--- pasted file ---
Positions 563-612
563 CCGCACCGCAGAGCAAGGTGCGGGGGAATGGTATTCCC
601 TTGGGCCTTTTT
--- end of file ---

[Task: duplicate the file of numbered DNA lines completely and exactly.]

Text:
Positions 563-612
563 CCGCACCGCAGAGCAAGGTGCGGGGGAATGGTATTCCC
601 TTGGGCCTTTTT